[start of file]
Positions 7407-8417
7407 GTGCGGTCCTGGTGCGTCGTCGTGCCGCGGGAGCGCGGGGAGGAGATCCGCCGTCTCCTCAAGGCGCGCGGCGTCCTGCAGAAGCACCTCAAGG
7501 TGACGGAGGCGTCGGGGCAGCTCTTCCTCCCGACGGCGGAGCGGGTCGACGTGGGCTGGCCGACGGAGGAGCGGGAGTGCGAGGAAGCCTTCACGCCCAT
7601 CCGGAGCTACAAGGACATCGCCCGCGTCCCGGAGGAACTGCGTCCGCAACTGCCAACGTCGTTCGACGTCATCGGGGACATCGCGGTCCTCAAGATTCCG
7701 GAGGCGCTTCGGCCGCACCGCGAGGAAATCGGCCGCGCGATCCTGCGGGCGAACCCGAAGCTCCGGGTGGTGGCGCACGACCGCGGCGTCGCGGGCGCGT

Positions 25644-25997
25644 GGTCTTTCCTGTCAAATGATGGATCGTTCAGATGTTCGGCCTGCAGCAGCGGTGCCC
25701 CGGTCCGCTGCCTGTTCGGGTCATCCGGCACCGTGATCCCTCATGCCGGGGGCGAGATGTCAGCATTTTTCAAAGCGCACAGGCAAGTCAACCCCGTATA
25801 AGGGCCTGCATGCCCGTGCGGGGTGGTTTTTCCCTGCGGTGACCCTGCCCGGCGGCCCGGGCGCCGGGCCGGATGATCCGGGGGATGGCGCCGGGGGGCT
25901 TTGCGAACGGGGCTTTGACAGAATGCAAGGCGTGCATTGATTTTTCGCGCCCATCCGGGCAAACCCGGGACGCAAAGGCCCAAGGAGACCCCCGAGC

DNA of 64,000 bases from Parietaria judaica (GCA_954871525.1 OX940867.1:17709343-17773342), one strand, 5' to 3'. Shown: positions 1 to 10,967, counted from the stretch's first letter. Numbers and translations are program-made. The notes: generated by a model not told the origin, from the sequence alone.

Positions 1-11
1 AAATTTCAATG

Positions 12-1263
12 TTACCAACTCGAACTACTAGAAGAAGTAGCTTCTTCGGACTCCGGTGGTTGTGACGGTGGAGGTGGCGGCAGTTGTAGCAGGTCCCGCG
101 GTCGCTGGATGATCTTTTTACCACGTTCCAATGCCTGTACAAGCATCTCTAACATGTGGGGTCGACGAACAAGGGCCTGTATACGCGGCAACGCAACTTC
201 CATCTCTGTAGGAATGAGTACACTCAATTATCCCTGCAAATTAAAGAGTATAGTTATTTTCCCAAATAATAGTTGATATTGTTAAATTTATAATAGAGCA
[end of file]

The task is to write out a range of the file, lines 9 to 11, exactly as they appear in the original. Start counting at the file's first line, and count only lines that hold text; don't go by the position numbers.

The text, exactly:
25801 AGGGCCTGCATGCCCGTGCGGGGTGGTTTTTCCCTGCGGTGACCCTGCCCGGCGGCCCGGGCGCCGGGCCGGATGATCCGGGGGATGGCGCCGGGGGGCT
25901 TTGCGAACGGGGCTTTGACAGAATGCAAGGCGTGCATTGATTTTTCGCGCCCATCCGGGCAAACCCGGGACGCAAAGGCCCAAGGAGACCCCCGAGC

DNA of 64,000 bases from Parietaria judaica (GCA_954871525.1 OX940867.1:17709343-17773342), one strand, 5' to 3'. Shown: positions 1 to 10,967, counted from the stretch's first letter. Numbers and translations are program-made. The notes: generated by a model not told the origin, from the sequence alone.